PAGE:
Review by Dane Lanken, Montreal Review of Books: This is a memoir about travels, but not of the Marco Polo variety. The author and her husband, and sometimes the kids and in-laws, mostly went to Florida for a few weeks in wintertime. If that sounds thin, perhaps it is. But the “adventures” here are so fondly recalled, and related with such naturalness, that things are nicely thickened up and it’s hard not to cheer the little adventurers on.
At the very least, anyone who has ever holidayed by car will breathe an “I’ve been there” sigh at the recollections of missed exits, arguments over souvenir stand stops, and grim, last-chance motel rooms found after sensible people have stopped for the evening.
The author is A. Margaret Caza, born Margaret Crawford in Campbellton, N.B., in 1930, and married in 1952 to Renaud Caza – a Caza of the Cazaville Cazas, Cazaville being a farming community southwest of Montreal where Renaud operated a successful agricultural and construction equipment business. She wrote of their life together in an earlier book called Walk Alone Together. Oddly, Margaret’s biggest travel adventure was before she and Renaud were married, when she was trying to decide whether to marry him at all. A spell as a secretary at a U.S. Air Force base in Greenland was just the thing to convince her to tie the knot.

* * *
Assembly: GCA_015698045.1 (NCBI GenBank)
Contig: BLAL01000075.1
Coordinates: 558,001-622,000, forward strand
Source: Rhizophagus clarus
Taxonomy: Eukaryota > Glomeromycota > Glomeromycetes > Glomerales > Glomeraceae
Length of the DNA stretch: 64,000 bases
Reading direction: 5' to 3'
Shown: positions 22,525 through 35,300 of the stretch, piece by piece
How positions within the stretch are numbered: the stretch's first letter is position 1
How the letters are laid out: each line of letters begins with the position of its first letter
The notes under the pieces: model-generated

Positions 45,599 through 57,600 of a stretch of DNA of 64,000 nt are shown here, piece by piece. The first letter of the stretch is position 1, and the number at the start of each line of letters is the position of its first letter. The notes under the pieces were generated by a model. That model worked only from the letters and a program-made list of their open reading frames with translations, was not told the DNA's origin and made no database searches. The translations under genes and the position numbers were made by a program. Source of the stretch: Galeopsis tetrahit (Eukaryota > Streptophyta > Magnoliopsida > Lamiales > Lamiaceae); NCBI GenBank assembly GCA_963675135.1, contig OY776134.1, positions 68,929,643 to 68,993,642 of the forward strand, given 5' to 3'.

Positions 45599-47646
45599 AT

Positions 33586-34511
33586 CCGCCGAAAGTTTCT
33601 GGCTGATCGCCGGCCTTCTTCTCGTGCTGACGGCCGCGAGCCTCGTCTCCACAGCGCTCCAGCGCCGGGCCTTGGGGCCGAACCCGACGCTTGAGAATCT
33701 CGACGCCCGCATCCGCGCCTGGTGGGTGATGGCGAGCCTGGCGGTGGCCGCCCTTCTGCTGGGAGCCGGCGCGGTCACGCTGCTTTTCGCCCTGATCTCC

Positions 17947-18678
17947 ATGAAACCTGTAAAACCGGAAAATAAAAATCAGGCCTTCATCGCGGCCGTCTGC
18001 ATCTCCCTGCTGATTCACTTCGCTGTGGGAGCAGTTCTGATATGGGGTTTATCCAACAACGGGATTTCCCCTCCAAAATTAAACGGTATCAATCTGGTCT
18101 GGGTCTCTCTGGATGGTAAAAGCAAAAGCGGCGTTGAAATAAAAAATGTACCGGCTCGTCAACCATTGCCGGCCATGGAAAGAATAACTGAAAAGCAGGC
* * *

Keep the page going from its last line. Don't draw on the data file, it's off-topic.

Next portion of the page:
The couple’s early travels were relatively adventuresome, even if the author’s recollections now don’t always match the grandeur of the locations. Her only comment on Chitzen Itza was that it was “beyond hot and humid”; Spain in the off-season was unrelentingly rainy and cold.
She does make the point, however, that a local guide – in Spain, for the Cazas, it was a taxi driver named Pepe – can make a sojourn in a foreign locale endlessly easier and more interesting. And she takes the occasion to remember her pleasure, after getting out of the rain and into a good hotel, at “all the lovely warmth that central heat and a good husband could provide.”
But after that, it pretty well settles down to wintertime trips to Florida, examples of Canadians’ – and expecially French Canadians’ – preference for warm sun and sandy beaches over frozen pipes and three feet of snow. Of course, the trip is never straightforward. Renaud’s reluctance to gas up and Margaret’s tendency to doze when she’s supposed to be navigating ensure a certain excitement. And the likelihood that the car is packed to excess with two or four more family members, each with his or her own likes and needs, adds colour. Still, it’s not the substance of the recollections as much as the warmth with which they’re remembered that distinguishes this book. Accidentally going to the ladies’ room, or disagreeing on the importance of bringing boxes of oranges home from Florida are hardly earth-shaking events, but recalling them in an affectionate glow can be charming.
Eventually the Cazas bought a mobile home in the Québécois favourite home-away-from-home, Fort Lauderdale. And the annual stays there, however harried the comings and goings, were much-anticipated and important intervals. It is “this annual renewal,” Margaret writes, that “sustains a harmonious relationship. A relationship that merely, in fact, been relegated, like so much rutabaga, to the root cellar of making a living, for a general ripening, to be looked at anew by the grace of a winter vacation.”
It ain’t On the Road. But Just One Suitcase?! is a reminder of the value of meeting life’s little challenges with tact and openness – and looking back on them with a smile.
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